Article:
Take a seat. An easy enough instruction, but it has been found that the rules the surround sitting down are some of the most flagrantly broken in social circles. From job interviews to dating, hitching your trousers, unbuttoning your jacket and pulling the chair out for your date can set the tone of your meeting or evening – and directly affect your success.
So, before you snigger and say that of course you know how to sit down, suspend your reservations and take a look at what William Hanson, the UK’s leading etiquette coach and expert, has to say on the matter.
Approach your chair confidently
There is no need to walk up to your chosen chair staring at it. No one is going to move it. Simply spot it, and walk up confidently, keeping it in your peripheral vision – but still surveying the room.
Unbutton your suit jacket
Before you have taken your seat your jacket should have been unfastened. Avoid sitting down with your jacket buttoned up as the threads holding the buttons on will stretch over time and buttons may well come pinging off when you least want them too.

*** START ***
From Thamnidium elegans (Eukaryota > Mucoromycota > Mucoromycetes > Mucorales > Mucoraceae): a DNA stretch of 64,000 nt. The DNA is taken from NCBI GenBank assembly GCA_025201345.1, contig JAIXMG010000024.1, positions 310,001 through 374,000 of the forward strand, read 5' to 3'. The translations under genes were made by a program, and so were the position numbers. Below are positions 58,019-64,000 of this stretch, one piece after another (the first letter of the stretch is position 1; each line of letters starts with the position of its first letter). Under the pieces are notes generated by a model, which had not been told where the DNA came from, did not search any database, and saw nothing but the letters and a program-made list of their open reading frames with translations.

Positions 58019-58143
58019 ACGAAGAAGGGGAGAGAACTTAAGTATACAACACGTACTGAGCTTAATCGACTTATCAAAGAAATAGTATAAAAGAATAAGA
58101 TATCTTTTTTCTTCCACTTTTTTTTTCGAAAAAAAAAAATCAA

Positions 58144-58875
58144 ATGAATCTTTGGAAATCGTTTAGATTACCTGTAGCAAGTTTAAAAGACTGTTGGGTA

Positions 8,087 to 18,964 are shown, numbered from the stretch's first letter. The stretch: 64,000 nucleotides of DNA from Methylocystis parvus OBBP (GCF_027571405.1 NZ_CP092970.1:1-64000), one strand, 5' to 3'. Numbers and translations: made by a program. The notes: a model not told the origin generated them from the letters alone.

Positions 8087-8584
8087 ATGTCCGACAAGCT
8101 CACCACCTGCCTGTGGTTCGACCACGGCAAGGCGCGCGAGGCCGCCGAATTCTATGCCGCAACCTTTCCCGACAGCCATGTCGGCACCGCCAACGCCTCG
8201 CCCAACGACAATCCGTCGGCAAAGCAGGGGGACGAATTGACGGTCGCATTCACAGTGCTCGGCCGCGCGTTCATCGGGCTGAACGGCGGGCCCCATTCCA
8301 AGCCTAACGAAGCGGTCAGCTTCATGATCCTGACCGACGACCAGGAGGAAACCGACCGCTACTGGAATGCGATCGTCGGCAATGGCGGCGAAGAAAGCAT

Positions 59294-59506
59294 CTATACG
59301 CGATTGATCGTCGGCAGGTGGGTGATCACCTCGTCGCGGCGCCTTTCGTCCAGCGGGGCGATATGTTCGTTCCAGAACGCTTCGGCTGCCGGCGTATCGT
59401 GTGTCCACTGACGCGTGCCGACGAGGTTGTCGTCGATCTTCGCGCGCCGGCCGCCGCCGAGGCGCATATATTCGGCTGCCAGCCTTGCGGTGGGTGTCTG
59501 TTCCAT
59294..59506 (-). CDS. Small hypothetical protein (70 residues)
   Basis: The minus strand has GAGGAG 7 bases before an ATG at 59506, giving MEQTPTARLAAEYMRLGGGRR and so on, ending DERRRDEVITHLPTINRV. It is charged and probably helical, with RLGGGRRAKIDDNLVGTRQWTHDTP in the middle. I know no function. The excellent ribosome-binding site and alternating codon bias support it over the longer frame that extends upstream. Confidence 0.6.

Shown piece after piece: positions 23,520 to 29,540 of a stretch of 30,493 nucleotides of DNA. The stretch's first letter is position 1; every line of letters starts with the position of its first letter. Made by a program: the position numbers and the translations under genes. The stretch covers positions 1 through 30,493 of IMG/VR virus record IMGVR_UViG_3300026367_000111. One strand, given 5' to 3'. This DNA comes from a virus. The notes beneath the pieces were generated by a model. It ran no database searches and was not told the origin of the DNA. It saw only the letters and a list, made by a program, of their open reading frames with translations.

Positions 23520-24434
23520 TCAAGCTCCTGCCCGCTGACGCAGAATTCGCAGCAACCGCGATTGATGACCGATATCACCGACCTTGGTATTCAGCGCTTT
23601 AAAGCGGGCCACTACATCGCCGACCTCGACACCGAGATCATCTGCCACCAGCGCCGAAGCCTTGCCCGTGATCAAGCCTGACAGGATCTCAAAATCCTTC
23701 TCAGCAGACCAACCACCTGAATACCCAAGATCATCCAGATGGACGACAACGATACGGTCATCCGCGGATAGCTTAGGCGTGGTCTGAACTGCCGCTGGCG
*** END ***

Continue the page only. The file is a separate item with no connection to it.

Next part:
Hitch your trousers
Touch the chair with the back of your calves (this is safety, not etiquette), gently hitch your trousers (this prevents the trouser material from stretching and ballooning around the knees) and then sit on the edge of the chair, shoulders back and with your spine in line.
Make yourself comfortable
If you are sitting down for some time then gracefully move to the back of the chair. Your hands should be placed over each other on your lap – avoid fiddling with them or using them to drum, tap or gesture when seated. If you can’t be trusted then gently clasp them. In the UK or USA and when sitting at a dining table and awaiting food the hands are correctly placed in the lap. In some European countries and in China the wrists wrest on the table.
Button your jacket correctly when you stand up
Finally, when rising, remember to re-fasten your jacket once standing. On a two button suit this should just be your top button; on a three button one then just the middle one.
And, if you’re in the company of women…
Socially, it is still polite to assist a woman into her chair… unless you know she is an ardent feminist. Properly done, a man pulls out the chair of the woman to his right, but if no man is next to the women on your left then help both – if you can.